Effective Drug Strategies

Earlier this year we conducted a community survey to find out what neighbours were interested in learning more about when it comes to issues regarding housing and homelessness.  19% of respondents were interested in better understanding and/or advocating for effective drug strategies. In particular, many survey participants expressed a lack of understanding of substance use and drug strategies and others also questioned the productivity of existing strategies. One survey respondent asked – “What would be the beneficial effects of decriminalizing drugs?”

Stigma of drug use

Stigma can be defined as disapproval for certain behaviours or groups of people. This can look like stereotyping and blaming individuals for systemic failures.

The Canadian Drugs Policy Coalition breaks down the history of drugs policy in Canada HERE, with Vancouver being pinpointed as the birthplace of Canadian drugs prohibition. This timeline demonstrates how the banning of substance use has strong links with racism and stigma towards the Vancouver Asian communities and Indigenous communities. In fact, much of Canadian drug policy originates in racism. The Canadian Drug Policy Coalition draws the clear link between drug policy in Canada and systemic racism towards Black folks in this informative piece by Robyn Maynard author of ‘Policing Black Lives’. Harm Reduction Toronto also demonstrates how our colonial history has worked to embed structural racism in the way that we legislate substance use HERE.

Oftentimes the media can contribute towards this warped view of substance use and addiction. This can happen through coded language, moralistic assumptions, and sensationalist headlines. Check out this informative article from the Columbia Journal Review titled what the media gets wrong about opioid use.

PIVOT legal society has created a short research based video that illustrates the ways in which police intervention in substance use can often result in negative outcomes. Dr. Bonnie Henry has been calling for a person centred approach to substance use for many years, including in this short video for Rain City HERE.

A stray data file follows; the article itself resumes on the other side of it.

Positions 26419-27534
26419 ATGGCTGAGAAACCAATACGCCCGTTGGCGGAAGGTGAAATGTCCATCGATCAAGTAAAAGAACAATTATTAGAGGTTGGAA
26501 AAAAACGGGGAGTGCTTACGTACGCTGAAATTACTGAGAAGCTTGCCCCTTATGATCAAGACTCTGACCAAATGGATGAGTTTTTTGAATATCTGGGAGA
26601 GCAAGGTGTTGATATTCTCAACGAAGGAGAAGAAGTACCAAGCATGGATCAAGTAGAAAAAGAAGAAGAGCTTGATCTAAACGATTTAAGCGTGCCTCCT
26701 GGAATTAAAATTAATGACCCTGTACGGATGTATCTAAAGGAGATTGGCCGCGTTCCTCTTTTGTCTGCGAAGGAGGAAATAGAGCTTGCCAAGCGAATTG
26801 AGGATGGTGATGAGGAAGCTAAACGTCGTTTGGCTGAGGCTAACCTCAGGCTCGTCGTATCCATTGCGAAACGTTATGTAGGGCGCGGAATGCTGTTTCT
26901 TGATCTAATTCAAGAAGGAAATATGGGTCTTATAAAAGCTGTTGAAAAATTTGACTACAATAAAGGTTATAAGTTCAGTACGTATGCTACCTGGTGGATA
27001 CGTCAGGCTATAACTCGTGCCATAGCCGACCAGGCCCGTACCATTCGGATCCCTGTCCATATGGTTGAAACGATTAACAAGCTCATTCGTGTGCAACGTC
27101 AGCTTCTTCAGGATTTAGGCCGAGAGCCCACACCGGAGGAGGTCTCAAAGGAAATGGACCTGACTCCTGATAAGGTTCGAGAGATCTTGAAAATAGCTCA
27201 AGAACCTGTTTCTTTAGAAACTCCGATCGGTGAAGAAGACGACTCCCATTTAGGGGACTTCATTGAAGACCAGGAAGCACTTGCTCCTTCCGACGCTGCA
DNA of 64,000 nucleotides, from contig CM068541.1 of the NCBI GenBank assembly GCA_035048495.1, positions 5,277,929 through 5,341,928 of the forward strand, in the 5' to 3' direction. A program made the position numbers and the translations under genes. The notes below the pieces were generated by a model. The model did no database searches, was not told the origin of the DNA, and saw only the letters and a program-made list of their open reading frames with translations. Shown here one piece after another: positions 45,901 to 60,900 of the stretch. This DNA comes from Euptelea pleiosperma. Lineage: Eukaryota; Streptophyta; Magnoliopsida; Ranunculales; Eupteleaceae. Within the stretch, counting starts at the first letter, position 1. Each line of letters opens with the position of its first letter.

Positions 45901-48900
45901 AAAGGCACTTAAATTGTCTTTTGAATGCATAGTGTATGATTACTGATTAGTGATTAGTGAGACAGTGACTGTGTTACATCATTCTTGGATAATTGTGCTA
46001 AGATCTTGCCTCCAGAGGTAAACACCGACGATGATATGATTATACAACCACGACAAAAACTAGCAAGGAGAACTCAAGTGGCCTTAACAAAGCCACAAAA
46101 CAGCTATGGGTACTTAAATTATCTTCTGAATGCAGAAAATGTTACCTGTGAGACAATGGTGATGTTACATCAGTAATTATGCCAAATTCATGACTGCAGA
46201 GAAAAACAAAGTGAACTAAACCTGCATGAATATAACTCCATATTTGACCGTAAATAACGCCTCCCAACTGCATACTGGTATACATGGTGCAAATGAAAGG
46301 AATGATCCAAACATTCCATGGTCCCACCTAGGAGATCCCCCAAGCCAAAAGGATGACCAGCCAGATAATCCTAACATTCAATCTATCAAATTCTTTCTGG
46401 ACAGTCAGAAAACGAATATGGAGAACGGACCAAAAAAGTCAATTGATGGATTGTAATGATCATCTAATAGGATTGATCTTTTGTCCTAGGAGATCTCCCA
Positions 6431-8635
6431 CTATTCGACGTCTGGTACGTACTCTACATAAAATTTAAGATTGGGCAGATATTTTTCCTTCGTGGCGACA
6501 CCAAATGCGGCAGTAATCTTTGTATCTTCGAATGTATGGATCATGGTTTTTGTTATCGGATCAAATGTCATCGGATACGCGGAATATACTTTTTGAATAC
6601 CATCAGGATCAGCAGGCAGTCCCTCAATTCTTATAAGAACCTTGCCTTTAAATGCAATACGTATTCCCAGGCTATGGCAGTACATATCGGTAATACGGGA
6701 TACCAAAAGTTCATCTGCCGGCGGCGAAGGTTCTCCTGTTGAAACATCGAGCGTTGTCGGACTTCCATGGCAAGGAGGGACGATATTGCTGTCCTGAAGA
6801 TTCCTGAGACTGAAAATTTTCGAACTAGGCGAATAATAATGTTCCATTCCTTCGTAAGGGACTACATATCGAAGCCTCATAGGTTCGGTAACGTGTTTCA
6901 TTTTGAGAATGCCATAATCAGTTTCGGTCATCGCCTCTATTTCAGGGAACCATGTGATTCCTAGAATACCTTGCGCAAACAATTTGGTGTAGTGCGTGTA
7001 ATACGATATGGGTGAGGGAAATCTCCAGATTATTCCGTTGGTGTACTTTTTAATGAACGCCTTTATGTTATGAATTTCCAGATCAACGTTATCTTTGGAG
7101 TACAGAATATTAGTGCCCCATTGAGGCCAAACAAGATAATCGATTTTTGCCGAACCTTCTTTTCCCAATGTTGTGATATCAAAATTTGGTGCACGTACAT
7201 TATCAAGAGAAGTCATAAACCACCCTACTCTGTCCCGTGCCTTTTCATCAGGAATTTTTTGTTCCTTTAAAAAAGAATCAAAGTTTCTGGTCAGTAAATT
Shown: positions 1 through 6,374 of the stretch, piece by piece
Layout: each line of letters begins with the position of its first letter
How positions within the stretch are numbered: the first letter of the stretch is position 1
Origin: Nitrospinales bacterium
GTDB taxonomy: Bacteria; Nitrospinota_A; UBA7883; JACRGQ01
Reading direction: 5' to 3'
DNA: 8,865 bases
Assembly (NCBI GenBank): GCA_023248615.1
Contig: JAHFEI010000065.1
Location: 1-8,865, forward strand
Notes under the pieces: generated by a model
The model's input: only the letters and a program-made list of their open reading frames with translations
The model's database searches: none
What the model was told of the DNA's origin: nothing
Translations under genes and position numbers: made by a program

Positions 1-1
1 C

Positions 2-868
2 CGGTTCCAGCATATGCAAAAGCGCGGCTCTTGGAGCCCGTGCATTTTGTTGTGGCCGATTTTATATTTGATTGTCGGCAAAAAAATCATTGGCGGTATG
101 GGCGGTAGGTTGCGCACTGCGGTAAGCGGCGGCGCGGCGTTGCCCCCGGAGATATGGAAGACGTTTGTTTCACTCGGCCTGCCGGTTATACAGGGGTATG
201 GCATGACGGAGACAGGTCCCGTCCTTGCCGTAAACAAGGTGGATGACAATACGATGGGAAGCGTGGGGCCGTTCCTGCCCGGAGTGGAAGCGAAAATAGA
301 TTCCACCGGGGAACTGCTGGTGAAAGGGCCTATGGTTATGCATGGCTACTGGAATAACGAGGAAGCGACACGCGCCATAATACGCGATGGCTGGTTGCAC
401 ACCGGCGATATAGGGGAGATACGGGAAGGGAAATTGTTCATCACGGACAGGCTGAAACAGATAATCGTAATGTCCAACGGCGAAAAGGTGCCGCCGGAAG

A person centred approach is sometimes referred to as ‘client centred care’, and is widely considered to be best practice in healthcare. This involves treating people with dignity and respect, understanding that each person is experiencing unique circumstances, and empowering people to make safe decisions regarding their own care.

Harm Reduction

A Harm Reduction approach realistically assumes that abstinence from substance use is not achievable for everyone. Harm reduction is non-judgemental approach to supporting folks who use substances to do so in a safe way. When fully implemented this has benefits for both individuals and the wider society. Read about the City of Vancouver’s four pillar drug strategy HERE.

Harm Reduction includes support in learning safe substance consumption practices to prevent accidental harm, and access to clean injecting supplies to prevent spread of infectious diseases. One of the simplest ways to prevent accidental harm is to never use substances alone. This is why supervised consumption sites are important. Find out more about Vancouver’s site locations HERE.

Naloxone is a medication that can reverse the effects of an overdose from opioids such as heroin, methadone, fentanyl and morphine. It is available in BC without a prescription and often given as an injection into a muscle. Towards the Heart is an organisation that facilitates training and distribution of this life saving medication. Anyone can be trained in using naloxone and receive a free naloxone kit. Most pharmacies distribute free naloxone and train people in using it. Find out more HERE on the Shoppers website.

The Instagram account Harm Reduction Saves Lives is operated by folks with lived experience, with the aim to share life saving and educational information. This account will also often include content that illustrates the harm that can be caused by stigma and judgement of those that are using substances, all of which prevents substance users from accessing harm reduction support.


The Provincial Government has applied to the Federal Government to allow for the decriminalization of small amounts of illegal substances for personal use across British Columbia. This is strongly supported by many healthcare professionals, including Dr. Bonnie Henry. Read more HERE.